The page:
Mamu-DQA1, Mamu-DQB1, Mamu-DPB1 and Mamu-DRB exon 2 sequencing
Genomic DNA was extracted from EDTA blood samples or from immortalised B-lymphocytes by a standard salting out method. The amplification of exon 2 of Mamu-DQA1, Mamu-DQB1 and Mamu-DPB1 was performed mainly according to earlier published methods (Doxiadis et al. 2003; Doxiadis et al. 2006), except that the PCR mix contained 5–50 ng of DNA, 2.5 mM of MgCl2, and 0.4 μM of the following primers for DQB1: 5′DQB1-intr1 TCC CCG CAG AGG ATT TCG TG, 3′ DQB1-intr2 TGC GGG CGA CGA CGC CTC ACC TC or, alternatively, the following primers for DPB1: 5′DPB1new GGA TTA GGT GAG AGT GGT GCC C; 3′DPB1new CRG CCC AAA GCC YTC ACT CAC. The PCR conditions were according to published methods (Doxiadis et al. 2003), with an annealing temperature of 62 °C for DQB1. The PCR conditions and primers for amplification of DRB exon 2 + STR in intron 2 are described elsewhere (Doxiadis et al. 2007a). The exon 2 sequences of DQA1, DQB1 and DPB1 were first sequenced directly (Doxiadis et al. 2003) and analysed with the SBTengine programme (GenDx, Utrecht, The Netherlands). DQA1, DQB1 and DPB1 sequences containing unknown alleles as well as DRB sequences were subjected to cloning and sequencing with 15 to 60 clones selected on the basis of the amplicon using pJet cloning kit (Fermentas, Heidelberg, Germany) and on conditions as described above and elsewhere (Penedo et al. 2005). The sequences were analysed with MacVector™ (Oxford Molecular Group) and SeqMan Pro (DNASTAR, Lasergene). The sequence of the new allele Mamu-DQB1*06new (preliminary name; accession number KC835255) has been sent to NHP IPD-MHC and is waiting for allele definition. Although Mamu-DRA1 and Mamu-DPA1 are also at least oligomorphic, because their polymorphism is localised mostly outside exon 2, the alleles of these genes have not been determined in this study.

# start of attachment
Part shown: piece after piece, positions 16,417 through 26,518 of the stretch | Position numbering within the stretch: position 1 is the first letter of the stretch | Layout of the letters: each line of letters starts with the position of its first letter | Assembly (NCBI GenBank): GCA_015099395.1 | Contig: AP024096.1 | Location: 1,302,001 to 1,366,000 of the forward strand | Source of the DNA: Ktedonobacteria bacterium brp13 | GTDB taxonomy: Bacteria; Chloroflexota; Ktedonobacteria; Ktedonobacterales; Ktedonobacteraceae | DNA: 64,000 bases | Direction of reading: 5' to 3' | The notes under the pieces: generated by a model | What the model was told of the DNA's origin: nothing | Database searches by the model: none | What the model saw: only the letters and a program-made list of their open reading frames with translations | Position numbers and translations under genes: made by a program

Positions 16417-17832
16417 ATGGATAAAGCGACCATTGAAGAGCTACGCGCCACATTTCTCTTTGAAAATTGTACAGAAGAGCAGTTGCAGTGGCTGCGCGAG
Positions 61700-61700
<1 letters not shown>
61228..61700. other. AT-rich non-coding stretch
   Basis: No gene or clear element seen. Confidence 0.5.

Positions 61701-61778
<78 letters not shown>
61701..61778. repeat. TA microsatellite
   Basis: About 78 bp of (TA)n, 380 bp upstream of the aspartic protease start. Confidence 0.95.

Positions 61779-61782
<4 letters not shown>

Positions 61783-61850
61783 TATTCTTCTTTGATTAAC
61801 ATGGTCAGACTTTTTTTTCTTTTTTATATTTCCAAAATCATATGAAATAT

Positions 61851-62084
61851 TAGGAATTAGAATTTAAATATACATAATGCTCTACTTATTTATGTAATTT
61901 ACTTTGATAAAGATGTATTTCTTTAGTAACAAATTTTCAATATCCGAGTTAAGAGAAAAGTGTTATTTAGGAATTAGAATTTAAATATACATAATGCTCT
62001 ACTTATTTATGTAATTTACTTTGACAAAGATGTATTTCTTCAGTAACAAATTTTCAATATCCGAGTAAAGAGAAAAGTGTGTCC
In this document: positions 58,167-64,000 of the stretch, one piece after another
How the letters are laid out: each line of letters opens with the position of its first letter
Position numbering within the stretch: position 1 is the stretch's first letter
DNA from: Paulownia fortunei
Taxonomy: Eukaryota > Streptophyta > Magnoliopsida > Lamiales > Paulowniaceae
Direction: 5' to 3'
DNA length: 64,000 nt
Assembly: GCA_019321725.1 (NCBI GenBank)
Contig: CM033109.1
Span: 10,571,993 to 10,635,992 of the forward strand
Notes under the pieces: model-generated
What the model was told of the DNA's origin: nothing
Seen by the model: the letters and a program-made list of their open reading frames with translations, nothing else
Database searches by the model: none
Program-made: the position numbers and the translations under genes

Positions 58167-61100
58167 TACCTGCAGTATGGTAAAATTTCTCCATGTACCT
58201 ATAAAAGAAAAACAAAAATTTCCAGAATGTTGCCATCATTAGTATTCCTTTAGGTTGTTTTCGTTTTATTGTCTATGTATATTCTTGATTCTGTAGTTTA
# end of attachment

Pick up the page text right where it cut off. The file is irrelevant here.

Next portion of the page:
Microsatellite genotyping by D6S2878, D6S2854, D6S2859, D6S2793, MIB6, MIB7 and MICA
Mamu-DRB genotyping by microsatellite D6S2878 (DRB-STR) was performed as described earlier (Doxiadis et al. 2007a). Additionally, Mamu-A genotyping by STRs D6S2854 and D6S2859 was performed as published previously (Doxiadis et al. 2011; Wiseman et al. 2007). For genotyping of the Mamu-B region, four STRs (D6S2793, MIB6, MIB7 and MICA) were selected, and the following primers, which had been newly designed or published earlier (Wiseman et al. 2007), were used: